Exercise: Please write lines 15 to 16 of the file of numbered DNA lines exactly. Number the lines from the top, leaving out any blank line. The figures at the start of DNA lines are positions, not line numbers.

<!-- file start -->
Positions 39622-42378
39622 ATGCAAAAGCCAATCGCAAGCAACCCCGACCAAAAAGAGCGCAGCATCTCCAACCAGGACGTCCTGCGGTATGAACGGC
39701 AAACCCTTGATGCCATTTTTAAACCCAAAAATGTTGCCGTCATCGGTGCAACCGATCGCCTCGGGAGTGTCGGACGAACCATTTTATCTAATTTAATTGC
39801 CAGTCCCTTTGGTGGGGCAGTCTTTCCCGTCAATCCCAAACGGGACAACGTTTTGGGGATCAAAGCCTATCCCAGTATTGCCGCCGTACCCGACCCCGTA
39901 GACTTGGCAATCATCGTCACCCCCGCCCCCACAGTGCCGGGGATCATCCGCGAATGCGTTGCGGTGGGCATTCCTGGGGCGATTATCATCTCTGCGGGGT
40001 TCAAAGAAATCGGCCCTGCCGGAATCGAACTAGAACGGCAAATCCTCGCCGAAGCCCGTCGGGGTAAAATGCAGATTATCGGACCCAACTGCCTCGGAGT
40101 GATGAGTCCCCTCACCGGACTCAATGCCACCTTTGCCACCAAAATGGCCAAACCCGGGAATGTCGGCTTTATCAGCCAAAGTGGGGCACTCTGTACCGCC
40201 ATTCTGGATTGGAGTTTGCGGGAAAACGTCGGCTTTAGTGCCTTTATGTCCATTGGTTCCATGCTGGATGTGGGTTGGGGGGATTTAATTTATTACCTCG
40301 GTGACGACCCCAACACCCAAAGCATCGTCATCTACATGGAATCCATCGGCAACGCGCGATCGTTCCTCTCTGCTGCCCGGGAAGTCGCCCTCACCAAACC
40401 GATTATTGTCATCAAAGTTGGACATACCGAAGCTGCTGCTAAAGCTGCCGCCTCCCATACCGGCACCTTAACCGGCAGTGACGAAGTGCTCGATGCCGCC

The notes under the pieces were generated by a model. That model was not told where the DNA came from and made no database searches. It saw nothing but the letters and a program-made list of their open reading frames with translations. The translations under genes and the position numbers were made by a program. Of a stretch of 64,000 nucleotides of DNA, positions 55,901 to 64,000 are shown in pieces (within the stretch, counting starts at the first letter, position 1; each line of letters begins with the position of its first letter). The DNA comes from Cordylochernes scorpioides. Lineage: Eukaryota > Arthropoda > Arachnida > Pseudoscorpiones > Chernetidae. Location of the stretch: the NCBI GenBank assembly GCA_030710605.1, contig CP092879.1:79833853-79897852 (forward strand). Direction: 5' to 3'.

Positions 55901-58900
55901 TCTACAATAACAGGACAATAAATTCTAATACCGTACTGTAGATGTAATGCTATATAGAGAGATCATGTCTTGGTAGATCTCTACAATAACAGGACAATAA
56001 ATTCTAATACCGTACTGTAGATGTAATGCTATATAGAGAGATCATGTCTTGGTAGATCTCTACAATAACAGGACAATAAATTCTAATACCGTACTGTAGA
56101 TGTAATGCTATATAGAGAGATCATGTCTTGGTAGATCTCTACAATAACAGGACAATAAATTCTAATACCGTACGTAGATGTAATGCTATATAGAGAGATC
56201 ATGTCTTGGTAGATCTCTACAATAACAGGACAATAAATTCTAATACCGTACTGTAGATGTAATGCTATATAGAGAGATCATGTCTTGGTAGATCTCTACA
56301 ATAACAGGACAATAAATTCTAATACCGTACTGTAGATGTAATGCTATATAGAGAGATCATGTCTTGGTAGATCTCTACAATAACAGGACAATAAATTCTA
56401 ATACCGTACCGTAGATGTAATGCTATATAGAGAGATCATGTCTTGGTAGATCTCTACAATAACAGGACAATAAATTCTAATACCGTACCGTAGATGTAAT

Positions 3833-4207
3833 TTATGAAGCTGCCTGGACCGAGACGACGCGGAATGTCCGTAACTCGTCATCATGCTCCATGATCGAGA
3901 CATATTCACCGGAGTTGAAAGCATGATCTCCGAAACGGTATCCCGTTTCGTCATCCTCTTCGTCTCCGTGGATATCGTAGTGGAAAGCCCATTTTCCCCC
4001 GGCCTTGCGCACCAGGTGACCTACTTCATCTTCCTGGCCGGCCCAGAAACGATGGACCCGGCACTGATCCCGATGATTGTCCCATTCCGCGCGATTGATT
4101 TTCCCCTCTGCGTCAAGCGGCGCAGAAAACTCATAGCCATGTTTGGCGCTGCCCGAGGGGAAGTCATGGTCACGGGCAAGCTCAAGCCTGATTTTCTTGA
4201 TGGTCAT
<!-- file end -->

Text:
56101 TGTAATGCTATATAGAGAGATCATGTCTTGGTAGATCTCTACAATAACAGGACAATAAATTCTAATACCGTACGTAGATGTAATGCTATATAGAGAGATC
56201 ATGTCTTGGTAGATCTCTACAATAACAGGACAATAAATTCTAATACCGTACTGTAGATGTAATGCTATATAGAGAGATCATGTCTTGGTAGATCTCTACA